Court name
Supreme Court of Zimbabwe
Case number
SC 38 of 2014
Criminal Appeal SC 246 of 2013

S v Tshuma & Another (SC 38 of 2014, Criminal Appeal SC 246 of 2013) [2014] ZWSC 38 (07 May 2014);

Law report citations
Media neutral citation
[2014] ZWSC 38
Coram
Guvava JA

Judgment No. SC 38/2014

Criminal  Appeal  No. SC 246/13

 

 

 

 

 

 

(1)               NJABULO     TSHUMA     (2)     VUSA     MUGOBO    NDLOVU

v

THE     STATE

 

 

SUPREME COURT OF ZIMBABWE

MALABA DCJ, GOWORA JA & GUVAVA JA

BULAWAYO, MAY 5 & 8, 2014

 

 

N Siphuma, for the first appellant

S Shenje, for the second appellant

T Hove, for the respondent

 

 

                                          MALABA DCJ:        On 19 March 2013 the appellants were found guilty of the murder of Timothy Mugobo with actual intent to kill him.  The High Court found no extenuating circumstances that reduced the appellant’s degree of moral blameworthiness and sentenced them to death.  The appeal to this court against both conviction and sentence of death is by operation of the law automatic.

 

                        Mr Siphuma for the first appellant indicated that he had no meaningful submissions to make against conviction and sentence.  He indicated that the facts surrounding the commission of the offence were largely common cause.  They supported the decision of the court a quo on conviction and sentence.  Mr Shenje for the second appellant had suggested in the heads of argument that the appellants acted out of provocation because the deceased had set their properties on fire.  During the hearing he abandoned the submission and conceded that the facts found by the High Court supported the decision that the appellants committed murder with actual intent to kill.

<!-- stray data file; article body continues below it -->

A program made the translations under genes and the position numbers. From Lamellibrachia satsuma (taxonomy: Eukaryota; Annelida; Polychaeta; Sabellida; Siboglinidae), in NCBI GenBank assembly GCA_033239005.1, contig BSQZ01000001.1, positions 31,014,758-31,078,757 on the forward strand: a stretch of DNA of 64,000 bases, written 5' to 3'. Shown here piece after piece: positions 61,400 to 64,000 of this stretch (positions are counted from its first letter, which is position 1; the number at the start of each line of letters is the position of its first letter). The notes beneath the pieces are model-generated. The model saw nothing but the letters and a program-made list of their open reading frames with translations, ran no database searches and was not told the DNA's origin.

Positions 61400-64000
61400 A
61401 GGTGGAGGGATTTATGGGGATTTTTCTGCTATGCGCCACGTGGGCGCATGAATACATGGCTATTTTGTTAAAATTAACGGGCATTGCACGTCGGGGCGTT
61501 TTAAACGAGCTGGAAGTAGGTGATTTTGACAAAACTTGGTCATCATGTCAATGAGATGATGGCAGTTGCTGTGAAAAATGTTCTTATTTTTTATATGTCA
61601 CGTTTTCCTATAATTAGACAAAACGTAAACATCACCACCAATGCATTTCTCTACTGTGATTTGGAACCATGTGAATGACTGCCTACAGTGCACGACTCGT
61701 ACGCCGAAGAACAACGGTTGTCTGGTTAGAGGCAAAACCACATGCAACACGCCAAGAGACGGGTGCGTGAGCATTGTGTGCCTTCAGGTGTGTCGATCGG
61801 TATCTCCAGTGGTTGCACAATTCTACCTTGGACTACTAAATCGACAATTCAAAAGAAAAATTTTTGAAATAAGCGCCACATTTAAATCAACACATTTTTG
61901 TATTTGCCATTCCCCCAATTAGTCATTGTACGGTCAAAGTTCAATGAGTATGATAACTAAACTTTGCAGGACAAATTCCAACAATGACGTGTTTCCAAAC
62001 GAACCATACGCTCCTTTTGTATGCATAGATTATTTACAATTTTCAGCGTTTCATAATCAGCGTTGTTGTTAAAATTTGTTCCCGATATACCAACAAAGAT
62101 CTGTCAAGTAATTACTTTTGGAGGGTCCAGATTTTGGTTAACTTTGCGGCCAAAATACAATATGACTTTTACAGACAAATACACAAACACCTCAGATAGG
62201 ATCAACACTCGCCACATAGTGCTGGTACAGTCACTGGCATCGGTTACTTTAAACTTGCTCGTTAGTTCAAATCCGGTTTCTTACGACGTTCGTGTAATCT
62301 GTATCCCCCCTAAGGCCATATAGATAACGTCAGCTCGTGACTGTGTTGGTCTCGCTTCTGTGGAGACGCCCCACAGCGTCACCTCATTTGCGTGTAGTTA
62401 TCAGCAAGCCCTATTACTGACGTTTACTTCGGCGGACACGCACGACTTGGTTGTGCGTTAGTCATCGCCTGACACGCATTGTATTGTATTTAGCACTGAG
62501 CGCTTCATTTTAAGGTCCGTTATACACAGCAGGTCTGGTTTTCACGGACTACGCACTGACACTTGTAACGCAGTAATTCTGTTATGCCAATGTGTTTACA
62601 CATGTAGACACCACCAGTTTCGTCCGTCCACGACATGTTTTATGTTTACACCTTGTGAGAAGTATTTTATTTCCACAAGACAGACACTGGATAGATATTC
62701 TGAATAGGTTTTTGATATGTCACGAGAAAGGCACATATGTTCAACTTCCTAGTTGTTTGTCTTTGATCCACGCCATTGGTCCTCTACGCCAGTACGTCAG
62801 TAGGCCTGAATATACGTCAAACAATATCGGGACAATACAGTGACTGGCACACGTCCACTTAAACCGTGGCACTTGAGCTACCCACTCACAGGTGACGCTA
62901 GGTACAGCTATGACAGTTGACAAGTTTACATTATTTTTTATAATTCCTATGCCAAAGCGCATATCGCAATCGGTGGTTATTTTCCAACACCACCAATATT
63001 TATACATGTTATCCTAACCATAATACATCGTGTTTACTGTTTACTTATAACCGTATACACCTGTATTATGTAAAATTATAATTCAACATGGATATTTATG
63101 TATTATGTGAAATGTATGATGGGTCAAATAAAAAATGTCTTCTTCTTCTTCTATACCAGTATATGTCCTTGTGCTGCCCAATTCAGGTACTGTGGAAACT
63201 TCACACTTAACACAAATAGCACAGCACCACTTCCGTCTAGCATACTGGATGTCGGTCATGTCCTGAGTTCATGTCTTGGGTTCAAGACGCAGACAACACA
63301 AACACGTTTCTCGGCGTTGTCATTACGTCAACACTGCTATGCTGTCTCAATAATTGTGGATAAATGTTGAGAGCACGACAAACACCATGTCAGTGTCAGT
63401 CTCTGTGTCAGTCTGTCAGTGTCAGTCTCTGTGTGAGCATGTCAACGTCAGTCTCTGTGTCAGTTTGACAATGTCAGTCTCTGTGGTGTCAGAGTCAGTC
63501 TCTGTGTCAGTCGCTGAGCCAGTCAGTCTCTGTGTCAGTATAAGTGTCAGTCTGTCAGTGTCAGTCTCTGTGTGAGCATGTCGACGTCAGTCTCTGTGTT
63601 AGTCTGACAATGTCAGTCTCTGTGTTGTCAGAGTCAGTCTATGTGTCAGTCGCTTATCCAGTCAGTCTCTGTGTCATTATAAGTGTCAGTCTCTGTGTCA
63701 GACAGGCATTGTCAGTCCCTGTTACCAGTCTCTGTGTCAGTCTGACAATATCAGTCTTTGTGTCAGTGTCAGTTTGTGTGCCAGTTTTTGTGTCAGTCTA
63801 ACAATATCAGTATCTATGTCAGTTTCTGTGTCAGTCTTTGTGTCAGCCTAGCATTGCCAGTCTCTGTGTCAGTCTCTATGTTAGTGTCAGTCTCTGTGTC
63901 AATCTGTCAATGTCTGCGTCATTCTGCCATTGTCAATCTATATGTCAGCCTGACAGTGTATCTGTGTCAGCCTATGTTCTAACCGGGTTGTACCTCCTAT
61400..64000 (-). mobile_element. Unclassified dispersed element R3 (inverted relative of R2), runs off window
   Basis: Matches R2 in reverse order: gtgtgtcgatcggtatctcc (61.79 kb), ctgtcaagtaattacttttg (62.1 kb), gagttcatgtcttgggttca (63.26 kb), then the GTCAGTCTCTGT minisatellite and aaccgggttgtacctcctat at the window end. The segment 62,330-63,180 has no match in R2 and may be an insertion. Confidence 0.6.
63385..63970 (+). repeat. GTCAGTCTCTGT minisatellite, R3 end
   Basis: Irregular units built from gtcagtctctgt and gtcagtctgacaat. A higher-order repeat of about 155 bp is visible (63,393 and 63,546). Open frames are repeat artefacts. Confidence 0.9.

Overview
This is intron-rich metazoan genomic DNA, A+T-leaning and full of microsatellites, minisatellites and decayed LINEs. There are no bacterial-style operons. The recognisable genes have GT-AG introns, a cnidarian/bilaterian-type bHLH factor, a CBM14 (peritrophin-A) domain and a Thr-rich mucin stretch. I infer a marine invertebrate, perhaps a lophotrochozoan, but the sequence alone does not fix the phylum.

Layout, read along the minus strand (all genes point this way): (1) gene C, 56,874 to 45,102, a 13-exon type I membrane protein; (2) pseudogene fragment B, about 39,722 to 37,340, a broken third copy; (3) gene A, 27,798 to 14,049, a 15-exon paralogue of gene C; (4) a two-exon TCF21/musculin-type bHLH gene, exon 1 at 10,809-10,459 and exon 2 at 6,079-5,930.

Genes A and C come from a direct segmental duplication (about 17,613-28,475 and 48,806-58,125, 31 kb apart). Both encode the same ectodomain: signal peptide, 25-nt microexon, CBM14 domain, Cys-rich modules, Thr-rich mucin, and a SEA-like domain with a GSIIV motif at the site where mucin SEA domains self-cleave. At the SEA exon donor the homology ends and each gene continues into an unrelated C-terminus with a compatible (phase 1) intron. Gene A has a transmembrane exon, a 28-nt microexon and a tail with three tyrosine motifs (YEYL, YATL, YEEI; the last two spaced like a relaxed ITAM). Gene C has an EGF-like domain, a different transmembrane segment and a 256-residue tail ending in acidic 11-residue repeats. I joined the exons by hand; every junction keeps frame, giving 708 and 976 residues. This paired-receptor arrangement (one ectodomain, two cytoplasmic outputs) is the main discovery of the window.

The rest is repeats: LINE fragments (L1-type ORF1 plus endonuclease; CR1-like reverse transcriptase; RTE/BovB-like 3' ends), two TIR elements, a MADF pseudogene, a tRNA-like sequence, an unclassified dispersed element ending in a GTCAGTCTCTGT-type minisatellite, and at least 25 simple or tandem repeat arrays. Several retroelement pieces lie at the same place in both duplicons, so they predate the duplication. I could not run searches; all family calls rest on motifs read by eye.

The facts are common cause.  The deceased was the elder brother to the second appellant.  The first appellant is the second appellant’s nephew.  He has his own homestead near that of the second appellant’s parents.  Sometime in 2008 the deceased set on fire the first appellant’s hut.  He also burnt a hut at his grand parents’ homestead which had the second appellant’s movable property.  The deceased was convicted of arson and sentenced to four years imprisonment.  He came out of prison on 16 July 2012.

 

                        On 17 July 2012 people gathered at the second appellant’s father’s homestead for a traditional ceremony.  The deceased arrived at the homestead.  A few minutes later the first appellant also arrived at the homestead.  The actual ritual took place at about 8.30a.m.  After the ritual, the deceased left the homestead.  As the deceased was a distance from the homestead, the appellants started running after him.  They were armed with axes.

 

                        The first appellant was armed with an axe, the blade of which was 20cm long and 10cm wide.  The length of the handle was 66cm whilst the whole axe weighed 1.3kg.  The second appellant was armed with an axe, the blade of which was 13.5cm long and 5cm wide.  The length of the handle was 40cm.  The whole axe weighed 360 grams.

 

                        The appellants were seen by the first appellant’s mother running after the deceased.  She alerted Siambule Ndebele who followed them.  Siambule met the appellants on the way.  The first appellant threw his axe away.  Siambule did not talk to the appellants.  He proceeded in the direction they had come from and found the deceased lying dead in a pool of blood.